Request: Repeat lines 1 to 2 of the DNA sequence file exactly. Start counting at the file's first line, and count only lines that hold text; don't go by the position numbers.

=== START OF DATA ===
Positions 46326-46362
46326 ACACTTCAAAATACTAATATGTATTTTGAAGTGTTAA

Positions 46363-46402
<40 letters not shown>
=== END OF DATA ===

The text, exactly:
Positions 46326-46362
46326 ACACTTCAAAATACTAATATGTATTTTGAAGTGTTAA